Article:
Royal wedding: What are they saying about the dress?
- 29 April 2011
- From the section UK
Crowds outside Westminster Abbey were stunned by the dress chosen by the Duchess of Cambridge as she stepped out of the wedding car.
After months of speculation, the closely guarded secret of who would be designing the royal wedding dress and what it would look like was revealed.
Sarah Burton, who was first rumoured to have been given the high-profile job in March, is the lead designer at Alexander McQueen.
Having been the protegee of Alexander McQueen himself, she took over as creative director of the fashion house following his death in 2010.
Reaction from the fashion world and the general public to the long-sleeved, V-necked lace dress has been overwhelmingly positive.
The Telegraph's fashion director Hilary Alexander hailed Mrs Burton's design "the Wedding Dress of the Century."
Wedding dress designer Phillipa Lepley, who had been touted as a potential candidate herself, gave BBC News her initial reaction: "It's very understated, quite classic and timeless. It's almost Grace Kelly-esque."
As the bride walked down the aisle, fashion magazine Grazia drew similar comparisons with the late Princess Grace of Monaco: "Kate Middleton is the perfect Grace Kelly Princess bride! Everyone in the office crying about Sarah Burton (yesss!) designing the royal wedding dress. Anyone else feel like they've died and gone to fashion heaven...?"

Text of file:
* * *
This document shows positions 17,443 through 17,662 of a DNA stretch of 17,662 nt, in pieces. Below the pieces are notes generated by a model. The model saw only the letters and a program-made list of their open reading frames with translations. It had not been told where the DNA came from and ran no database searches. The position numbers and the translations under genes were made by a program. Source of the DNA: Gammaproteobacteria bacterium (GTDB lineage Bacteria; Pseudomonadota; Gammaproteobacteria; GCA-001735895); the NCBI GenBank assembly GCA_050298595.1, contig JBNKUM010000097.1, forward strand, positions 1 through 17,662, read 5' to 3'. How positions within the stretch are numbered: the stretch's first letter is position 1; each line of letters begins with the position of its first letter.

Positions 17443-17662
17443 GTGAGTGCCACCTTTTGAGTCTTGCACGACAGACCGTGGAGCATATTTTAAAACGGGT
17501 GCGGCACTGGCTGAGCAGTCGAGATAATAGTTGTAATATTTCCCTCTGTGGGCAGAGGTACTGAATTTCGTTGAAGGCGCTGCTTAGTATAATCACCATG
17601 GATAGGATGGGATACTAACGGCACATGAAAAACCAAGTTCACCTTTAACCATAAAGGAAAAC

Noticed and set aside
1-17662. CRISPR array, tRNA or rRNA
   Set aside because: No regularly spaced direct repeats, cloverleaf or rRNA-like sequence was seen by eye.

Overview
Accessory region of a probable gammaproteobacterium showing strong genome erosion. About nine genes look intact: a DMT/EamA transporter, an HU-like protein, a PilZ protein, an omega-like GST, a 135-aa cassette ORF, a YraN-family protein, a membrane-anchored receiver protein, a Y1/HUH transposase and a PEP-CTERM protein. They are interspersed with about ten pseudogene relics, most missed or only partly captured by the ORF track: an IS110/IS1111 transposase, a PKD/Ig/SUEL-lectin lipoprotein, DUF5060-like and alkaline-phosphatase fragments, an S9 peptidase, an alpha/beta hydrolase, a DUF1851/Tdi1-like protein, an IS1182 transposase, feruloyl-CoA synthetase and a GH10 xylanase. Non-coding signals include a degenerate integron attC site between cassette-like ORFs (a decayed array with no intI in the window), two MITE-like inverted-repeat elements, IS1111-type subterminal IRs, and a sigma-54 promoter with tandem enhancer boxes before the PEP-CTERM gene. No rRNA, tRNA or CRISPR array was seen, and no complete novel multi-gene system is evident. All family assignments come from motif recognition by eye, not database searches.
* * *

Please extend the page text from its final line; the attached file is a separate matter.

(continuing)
Karl Lagerfeld recognised elements of another famous wedding dress, one that is even closer to home - that of the groom's grandmother, the Queen.
As the Chanel designer told France 2 Television, "The dress is classic and goes very well in the Westminster decor. "It almost reminds me of (Queen) Elizabeth's wedding, the royal weddings in the (19)50s. The proportion of the train is good. The lace is very pretty. I like the veil a lot."
Despite the McQueen label being known for some fairly risque creations in the past, it was clear on this occasion that would not be the case.
Harriet Quick, fashion features editor at Vogue admired the newly anointed duchess's decision not to go with too modern a style: "It has a retro feel to it which nods to a lot of nostalgia and history but at the same time she looks very easy in it. It's incredibly grown-up, it's timeless, so I think it shows a very smart choice, one which suits her but it's incredibly respectful for her as the commoner joining the Royal Family."
Hubert de Givenchy who founded the House of Givenchy fashion label approved of the decision to go with the British Alexander McQueen: "It's a lovely thought, a nice tribute."
With an estimated global audience of over two billion, it was going to be an enormous publicity coup for whichever designer was chosen by the duchess. Harold Tillman, chairman of the British Fashion Council, called the wedding a victory for British fashion.
"She is so stunningly beautiful, it's so regal, it's such understatement that I think it's just perfection.
"It's the most beautiful dress, the train was not too long, and she's got the height that carries it off."